German-Jewish mariner of the fifteenth century. According to his own story, Gaspard da Gama was born in Posen, and while still young had to leave the country (1456) on account of oppression. He followed his family to Jerusalem, and from there to Alexandria. He traveled thence to India by way of the Red Sea, was taken captive, and sold into slavery.

When Vasco da Gama had left the coast of Malabar and was returning to Europe (1498) he stopped at the little island of Anchediva, sixty miles from Goa. During his stay there his feet was approached by a small boat containing among the native crew a tall European with a flowing white beard. This European was Gaspard da Gama, who bad persuaded his master Sabayo, the viceroy of Goa, to treat the strangers kindly, and who was now bent on inducing them to land. Gaspard was evidently highly esteemed by Sabayo, for the latter had made him admiral ("capitao mór"). Approaching the Portuguese ships, he hailed the crew in Castilian, who were rejoiced to hear a familiar speech so far from home. Being promised by the Portuguese complete safety, he allowed himself to be taken aboard Vasco da Gama's ship, was received with respect, and entertained the crew with narrations of his experiences. Vasco da Gama suspected treachery, however, and had Gaspard bound, flogged, and tortured, prolonging the torture until the victim consented to become baptized, and to pilot the Portuguese ships in the Indian waters. Gaspard told Vasco da Gama that the viceroy of Goa was a generous man, who had treated him with great kindness and whom he was loath to desert, but since he found himself compelled to do so in order to save his life, he was willing to serve the Portuguese faithfully. The name Gaspard da Gama was given to him in baptism after Vasco da Gama, who had acted as his godfather. After a prolonged voyage in the Indian waters Gaspardaccompanied Vasco da Gama to Portugal. In Lisbon Gaspard soon became a favorite with King Emanuel, who made him many valuable gifts and granted him a charter of privileges, and had him called "Gaspard of the Indies."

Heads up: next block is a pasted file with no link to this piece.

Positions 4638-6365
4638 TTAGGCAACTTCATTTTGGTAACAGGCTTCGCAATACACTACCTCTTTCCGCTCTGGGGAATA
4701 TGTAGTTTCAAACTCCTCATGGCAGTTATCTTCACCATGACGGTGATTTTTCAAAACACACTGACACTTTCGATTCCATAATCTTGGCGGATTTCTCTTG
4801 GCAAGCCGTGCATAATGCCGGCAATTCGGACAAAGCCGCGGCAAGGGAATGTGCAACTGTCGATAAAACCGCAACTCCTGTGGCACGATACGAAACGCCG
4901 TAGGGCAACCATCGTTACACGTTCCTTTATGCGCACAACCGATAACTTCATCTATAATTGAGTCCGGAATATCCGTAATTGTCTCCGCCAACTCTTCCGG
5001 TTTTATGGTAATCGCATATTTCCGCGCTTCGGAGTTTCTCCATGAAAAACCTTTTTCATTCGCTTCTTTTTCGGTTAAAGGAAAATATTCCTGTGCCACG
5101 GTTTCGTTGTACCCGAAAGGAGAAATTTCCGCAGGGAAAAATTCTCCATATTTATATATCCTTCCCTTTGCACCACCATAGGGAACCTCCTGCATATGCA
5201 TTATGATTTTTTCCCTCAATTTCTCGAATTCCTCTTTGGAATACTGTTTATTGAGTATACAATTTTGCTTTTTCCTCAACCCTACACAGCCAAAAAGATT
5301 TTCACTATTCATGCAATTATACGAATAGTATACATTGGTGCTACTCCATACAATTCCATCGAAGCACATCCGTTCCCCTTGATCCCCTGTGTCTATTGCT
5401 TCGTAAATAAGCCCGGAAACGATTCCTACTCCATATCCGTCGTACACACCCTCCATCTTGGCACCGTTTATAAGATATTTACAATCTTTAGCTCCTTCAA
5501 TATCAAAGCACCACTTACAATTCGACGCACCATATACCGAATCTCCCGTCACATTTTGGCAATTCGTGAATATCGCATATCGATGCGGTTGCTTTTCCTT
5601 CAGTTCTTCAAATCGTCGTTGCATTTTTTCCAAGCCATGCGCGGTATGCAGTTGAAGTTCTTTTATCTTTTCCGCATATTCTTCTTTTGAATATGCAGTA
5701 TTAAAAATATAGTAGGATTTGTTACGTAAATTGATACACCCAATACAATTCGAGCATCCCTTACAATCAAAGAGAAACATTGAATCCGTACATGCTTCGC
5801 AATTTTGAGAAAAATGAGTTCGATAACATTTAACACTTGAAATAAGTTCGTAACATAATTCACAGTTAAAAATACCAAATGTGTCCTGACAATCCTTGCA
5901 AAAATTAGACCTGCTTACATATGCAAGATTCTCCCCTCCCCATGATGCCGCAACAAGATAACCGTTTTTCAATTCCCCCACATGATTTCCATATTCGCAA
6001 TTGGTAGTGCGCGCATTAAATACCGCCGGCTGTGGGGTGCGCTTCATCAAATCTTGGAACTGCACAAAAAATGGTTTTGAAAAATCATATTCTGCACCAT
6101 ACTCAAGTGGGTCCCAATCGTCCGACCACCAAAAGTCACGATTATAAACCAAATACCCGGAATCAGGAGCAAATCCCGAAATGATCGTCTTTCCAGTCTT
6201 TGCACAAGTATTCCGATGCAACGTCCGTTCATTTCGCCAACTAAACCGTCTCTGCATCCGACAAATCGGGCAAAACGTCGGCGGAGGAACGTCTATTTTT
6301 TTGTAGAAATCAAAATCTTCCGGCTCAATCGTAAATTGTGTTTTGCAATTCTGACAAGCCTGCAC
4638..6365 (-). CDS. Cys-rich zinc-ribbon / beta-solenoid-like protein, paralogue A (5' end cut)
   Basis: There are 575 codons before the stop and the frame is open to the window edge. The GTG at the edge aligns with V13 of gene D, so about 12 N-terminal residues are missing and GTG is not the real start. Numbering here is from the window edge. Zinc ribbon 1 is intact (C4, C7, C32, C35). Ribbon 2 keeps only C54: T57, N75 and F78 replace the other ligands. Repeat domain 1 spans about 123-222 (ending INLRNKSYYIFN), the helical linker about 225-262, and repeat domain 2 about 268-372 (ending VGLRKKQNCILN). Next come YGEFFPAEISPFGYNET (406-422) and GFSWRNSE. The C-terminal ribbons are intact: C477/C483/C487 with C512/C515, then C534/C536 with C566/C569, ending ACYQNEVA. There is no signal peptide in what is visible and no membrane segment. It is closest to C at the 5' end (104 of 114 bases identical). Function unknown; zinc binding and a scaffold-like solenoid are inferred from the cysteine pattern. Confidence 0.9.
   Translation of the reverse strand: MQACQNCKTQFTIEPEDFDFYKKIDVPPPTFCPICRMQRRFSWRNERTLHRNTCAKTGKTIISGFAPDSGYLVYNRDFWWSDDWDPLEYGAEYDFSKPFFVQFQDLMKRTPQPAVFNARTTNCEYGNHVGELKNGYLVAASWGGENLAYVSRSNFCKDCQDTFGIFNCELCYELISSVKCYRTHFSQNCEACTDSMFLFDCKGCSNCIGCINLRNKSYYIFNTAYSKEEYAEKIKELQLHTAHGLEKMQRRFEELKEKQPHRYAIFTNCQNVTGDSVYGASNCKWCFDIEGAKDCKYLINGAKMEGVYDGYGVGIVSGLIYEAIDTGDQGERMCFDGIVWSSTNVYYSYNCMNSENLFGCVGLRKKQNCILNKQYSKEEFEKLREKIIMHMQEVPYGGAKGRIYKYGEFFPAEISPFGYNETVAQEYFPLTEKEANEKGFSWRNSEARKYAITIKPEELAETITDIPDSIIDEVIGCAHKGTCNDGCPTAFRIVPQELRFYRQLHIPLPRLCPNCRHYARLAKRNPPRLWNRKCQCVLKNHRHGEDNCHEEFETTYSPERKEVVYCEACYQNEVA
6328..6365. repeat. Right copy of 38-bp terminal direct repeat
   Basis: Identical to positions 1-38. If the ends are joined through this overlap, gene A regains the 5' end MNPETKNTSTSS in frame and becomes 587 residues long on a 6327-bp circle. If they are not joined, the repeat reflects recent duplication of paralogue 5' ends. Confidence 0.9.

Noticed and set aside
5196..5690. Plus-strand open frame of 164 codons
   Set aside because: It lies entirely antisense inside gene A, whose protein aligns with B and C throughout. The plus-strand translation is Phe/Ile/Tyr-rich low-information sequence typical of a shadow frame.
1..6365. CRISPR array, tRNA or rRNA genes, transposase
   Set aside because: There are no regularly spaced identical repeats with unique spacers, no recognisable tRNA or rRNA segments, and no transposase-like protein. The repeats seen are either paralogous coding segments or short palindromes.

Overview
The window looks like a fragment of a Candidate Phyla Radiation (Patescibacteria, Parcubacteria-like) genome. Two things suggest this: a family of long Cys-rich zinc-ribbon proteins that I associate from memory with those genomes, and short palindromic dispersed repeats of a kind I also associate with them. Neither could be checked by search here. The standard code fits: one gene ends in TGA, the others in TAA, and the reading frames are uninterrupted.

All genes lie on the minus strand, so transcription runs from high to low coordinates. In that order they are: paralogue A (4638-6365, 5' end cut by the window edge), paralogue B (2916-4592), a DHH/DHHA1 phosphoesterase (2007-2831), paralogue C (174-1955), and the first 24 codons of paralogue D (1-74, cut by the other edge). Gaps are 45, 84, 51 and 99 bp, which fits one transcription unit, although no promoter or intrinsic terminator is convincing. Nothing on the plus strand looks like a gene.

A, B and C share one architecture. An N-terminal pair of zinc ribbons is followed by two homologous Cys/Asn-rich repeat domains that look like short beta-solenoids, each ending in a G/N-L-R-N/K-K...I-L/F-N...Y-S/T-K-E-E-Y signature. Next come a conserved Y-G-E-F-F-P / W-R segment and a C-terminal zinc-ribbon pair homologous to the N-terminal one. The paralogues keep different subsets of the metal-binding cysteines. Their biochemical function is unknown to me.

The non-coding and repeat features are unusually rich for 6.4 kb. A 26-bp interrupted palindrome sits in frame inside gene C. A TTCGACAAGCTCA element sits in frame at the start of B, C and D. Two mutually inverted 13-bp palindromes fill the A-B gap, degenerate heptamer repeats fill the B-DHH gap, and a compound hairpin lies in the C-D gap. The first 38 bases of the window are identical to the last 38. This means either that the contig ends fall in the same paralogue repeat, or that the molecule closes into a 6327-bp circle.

Gaspard also accompanied Cabral (1502) on his voyage to the East, and proved of great value to him by his knowledge of this region. At the king's desire Cabral was to consult with Gaspard on all important matters.

Having visited Melinde, Calicut, and Cochin, Cabral started on his return voyage, and at Cape Verde met the fleet of Amerigo Vespucci, which was then starting for the exploration of the eastern coast of South America. Vespucci hastened to avail himself of Gaspard's wide knowledge, and speaks of him in terms of praise as "a trustworthy man who speaks many languages and knows the names of many cities and provinces . . ."

Later, Gaspard accompanied Vasco da Gama to India (1502) and found his wife in Cochin, who could not be persuaded to abandon Judaism. On his return to Lisbon in 1503 the title "cavalleiro de sua casa" was conferred by the king on Gaspard for his valuable service to the country.

  • Damiäo de Goes, Chron. de D. Manuel;
  • Kayserling, Christoph Columbus und der Anteil der Juden an den Spanischen und Portugiesischen Entdeckungen, p. 100, Berlin, 1894;
  • Correa, The Three Voyages of Vasco da Gama. transl. by Stanley, Hakluytan Society edition, pp. 244-252, 301-309, London, 1869;
  • Lelervel, Polska Dzieje, i. 581;
  • idem, Géographie du Moyen Age; Barros, Asia, dec. i., book 5.
E. C. J. G. L.
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